As a younger man I remember vividly reading a scene from Steven Covey’s The 7 Habits of Highly Effective People in which the reader is asked to pause what they’re doing, close their eyes, and imagine being at a funeral. We notice the smell of the flowers and the sound of the soft organ playing some forgotten hymn. We see the faces of the sympathetic mourners and of the family who has lost someone dear. We feel the pain of loss and remember happier days. We walk down the center aisle toward the casket and suddenly come face to face with ourselves in the casket.
This is our funeral, some years from now. The people have come to pay their respects to us.
We’re asked to consider what the speakers will say at our funeral. What stories will they reflect on? What examples will they use to illustrate the happy times? How will they explain what mattered to us? Will they call us a leader? A servant? A friend? A good parent? A strong sibling? A helpful neighbor?
Covey goes on to quote Joseph Addison:
“When I look upon the tombs of the great, every emotion of envy dies in me; when I read the epitaphs of the beautiful, every inordinate desire goes out; when I meet with the grief of parents upon a tombstone, my heart melts with compassion; when I see the tomb of the parents themselves, I consider the vanity of grieving for those whom we must quickly follow; when I see kings lying by those who deposed them, when I consider rival wits placed side by side, or the holy men that divided the world with their contests and disputes, I reflect with sorrow and astonishment on the little competitions, factions, and debates of mankind. When I read the several dates of the tombs, of some that died yesterday, and some six hundred years ago, I consider that great Day when we shall all of us be Contemporaries, and make our appearance together.”
Covey is bringing us to a critical point with the second of his 7 Habits: Begin with the End in Mind.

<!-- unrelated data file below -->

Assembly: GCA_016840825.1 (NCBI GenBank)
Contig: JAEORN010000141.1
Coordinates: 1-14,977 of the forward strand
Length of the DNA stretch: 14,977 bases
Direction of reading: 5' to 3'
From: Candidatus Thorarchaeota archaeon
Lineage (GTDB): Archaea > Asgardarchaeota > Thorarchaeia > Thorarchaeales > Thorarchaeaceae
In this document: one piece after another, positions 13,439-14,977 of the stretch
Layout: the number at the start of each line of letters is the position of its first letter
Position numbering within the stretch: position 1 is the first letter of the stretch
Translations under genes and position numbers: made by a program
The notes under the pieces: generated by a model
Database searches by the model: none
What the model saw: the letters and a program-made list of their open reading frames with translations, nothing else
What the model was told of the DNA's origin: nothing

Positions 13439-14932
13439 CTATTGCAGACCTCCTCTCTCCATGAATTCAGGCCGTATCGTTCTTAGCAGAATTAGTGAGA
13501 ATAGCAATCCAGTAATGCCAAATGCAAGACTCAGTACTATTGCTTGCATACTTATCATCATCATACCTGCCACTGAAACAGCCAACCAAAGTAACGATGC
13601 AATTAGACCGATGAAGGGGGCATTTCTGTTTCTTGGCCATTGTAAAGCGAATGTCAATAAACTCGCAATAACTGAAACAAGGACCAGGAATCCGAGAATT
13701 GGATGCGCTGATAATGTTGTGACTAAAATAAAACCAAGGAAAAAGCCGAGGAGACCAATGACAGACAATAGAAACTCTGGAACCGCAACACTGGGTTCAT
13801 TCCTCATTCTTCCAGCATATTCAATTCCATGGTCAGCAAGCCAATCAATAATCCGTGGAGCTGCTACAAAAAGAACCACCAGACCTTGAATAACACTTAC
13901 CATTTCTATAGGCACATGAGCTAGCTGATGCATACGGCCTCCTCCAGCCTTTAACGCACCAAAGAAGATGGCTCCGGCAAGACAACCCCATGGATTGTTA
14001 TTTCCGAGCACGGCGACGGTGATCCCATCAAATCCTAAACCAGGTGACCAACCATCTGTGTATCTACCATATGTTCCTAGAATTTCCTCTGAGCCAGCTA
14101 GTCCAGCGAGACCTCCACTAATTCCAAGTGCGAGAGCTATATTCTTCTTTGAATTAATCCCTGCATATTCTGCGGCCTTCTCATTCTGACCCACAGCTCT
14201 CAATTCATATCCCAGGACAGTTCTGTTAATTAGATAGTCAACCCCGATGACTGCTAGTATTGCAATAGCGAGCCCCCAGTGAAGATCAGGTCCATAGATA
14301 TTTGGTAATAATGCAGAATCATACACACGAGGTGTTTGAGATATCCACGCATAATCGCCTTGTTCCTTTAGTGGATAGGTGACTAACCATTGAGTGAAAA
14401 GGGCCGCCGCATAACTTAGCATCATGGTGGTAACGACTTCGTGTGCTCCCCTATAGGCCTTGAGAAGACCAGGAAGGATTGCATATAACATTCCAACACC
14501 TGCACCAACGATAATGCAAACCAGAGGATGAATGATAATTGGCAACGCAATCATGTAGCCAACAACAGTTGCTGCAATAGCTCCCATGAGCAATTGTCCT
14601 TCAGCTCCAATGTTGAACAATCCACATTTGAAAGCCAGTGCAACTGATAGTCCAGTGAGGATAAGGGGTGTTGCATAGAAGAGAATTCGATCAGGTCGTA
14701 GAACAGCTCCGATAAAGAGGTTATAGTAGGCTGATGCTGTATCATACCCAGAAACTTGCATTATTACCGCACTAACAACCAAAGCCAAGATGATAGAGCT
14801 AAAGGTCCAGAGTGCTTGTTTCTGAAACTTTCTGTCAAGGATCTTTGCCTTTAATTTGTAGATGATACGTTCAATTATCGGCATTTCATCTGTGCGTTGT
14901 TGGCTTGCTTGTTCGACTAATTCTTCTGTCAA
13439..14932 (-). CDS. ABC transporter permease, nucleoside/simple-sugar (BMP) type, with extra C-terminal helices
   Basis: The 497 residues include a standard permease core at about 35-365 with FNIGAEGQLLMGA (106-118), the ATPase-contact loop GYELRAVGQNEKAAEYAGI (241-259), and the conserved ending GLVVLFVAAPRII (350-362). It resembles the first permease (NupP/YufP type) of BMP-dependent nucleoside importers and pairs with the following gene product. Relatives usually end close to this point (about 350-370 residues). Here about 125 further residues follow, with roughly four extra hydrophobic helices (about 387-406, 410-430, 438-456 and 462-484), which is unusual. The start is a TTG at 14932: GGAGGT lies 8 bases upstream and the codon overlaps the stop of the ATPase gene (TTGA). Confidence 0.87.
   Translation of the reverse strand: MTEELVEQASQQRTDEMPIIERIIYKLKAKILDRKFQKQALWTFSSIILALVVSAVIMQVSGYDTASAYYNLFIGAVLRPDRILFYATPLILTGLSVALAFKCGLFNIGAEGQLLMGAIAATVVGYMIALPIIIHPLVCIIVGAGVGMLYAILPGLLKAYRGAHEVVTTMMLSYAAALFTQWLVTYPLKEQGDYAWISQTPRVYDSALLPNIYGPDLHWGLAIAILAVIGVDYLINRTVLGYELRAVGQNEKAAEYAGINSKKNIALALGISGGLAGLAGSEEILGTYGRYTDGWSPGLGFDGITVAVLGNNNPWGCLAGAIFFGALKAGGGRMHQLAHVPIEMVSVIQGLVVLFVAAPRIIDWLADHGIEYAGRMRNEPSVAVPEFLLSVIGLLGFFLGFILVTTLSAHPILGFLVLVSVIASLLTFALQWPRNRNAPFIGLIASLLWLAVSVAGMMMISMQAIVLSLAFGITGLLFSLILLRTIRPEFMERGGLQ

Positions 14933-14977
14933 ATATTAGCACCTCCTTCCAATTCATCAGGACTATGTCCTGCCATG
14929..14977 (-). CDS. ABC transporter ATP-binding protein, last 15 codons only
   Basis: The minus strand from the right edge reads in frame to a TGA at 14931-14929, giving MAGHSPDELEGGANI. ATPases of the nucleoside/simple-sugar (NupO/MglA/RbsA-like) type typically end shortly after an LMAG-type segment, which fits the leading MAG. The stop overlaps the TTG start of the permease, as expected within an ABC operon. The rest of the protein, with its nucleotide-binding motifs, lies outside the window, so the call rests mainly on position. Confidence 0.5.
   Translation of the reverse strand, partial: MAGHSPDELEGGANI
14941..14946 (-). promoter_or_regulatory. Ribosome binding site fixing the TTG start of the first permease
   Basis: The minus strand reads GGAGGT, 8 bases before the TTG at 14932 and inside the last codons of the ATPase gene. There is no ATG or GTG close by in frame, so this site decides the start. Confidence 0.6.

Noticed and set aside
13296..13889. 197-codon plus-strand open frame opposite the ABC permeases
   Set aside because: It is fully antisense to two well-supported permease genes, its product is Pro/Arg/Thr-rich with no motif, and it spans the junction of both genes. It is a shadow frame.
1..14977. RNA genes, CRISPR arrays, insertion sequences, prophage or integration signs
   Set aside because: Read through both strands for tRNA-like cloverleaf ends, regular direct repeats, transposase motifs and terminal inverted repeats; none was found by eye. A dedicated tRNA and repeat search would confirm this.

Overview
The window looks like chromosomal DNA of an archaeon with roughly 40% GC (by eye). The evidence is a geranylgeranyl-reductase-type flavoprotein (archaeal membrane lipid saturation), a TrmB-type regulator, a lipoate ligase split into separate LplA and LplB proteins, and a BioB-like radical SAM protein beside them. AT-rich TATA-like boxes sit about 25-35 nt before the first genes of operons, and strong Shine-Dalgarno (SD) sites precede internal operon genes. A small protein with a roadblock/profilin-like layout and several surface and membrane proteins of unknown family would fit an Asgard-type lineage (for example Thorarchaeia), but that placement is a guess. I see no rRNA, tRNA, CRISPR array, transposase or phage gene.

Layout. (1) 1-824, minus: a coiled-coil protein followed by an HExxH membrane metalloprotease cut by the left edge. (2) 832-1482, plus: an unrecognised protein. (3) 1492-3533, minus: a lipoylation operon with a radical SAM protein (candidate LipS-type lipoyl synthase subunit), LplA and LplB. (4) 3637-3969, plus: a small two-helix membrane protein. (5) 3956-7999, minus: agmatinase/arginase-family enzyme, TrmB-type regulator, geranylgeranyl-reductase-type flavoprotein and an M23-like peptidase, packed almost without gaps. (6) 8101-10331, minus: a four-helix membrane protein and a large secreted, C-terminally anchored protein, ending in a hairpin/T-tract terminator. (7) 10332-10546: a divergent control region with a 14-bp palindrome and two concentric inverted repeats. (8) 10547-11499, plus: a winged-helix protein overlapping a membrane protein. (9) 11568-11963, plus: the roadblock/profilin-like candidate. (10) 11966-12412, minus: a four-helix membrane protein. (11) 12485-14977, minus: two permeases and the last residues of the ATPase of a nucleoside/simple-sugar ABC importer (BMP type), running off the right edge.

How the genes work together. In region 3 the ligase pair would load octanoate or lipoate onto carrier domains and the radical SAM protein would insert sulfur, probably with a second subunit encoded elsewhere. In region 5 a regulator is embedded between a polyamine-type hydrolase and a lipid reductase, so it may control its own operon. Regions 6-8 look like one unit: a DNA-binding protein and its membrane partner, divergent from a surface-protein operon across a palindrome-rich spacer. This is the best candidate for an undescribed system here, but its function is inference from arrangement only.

King Solomon made a similar observation in Ecclesiastes chapter 7, where he tells us that a wise man is better off going to a funeral than a party. He says that the end of a thing is better than the beginning, and the day of our death is better than the day of our birth. He doesn’t offer any explanations for these ideas, but I think we can safely make some educated guesses as to what this wisdom literature is telling us.
New beginnings are great, aren’t they? New love. Moving into a first house. Birth of a child. Graduation day. First day at a new job. That new car smell. Kicking off a new project. In each of these we see optimism, new chances to grow, anticipation for the future. Great beginnings are full of new life and the chance to turn a corner. But they are only beginnings. Pretty soon the polish on the car isn’t so shiny. Diapers have to be changed. School bills have to be paid, as does that new mortgage. Workers start to grumble. Someone has to do the dishes, again. New beginnings are great, but we don’t ever really look at them as the beginning of an end. During those first moments we don’t often consider what this situation is going to look like in five or ten years. When the reality hits us that something will have an end, that’s when we can start considering what influence we have over how that end turns out. And the earlier we think about it, the more opportunity we have to change that outcome.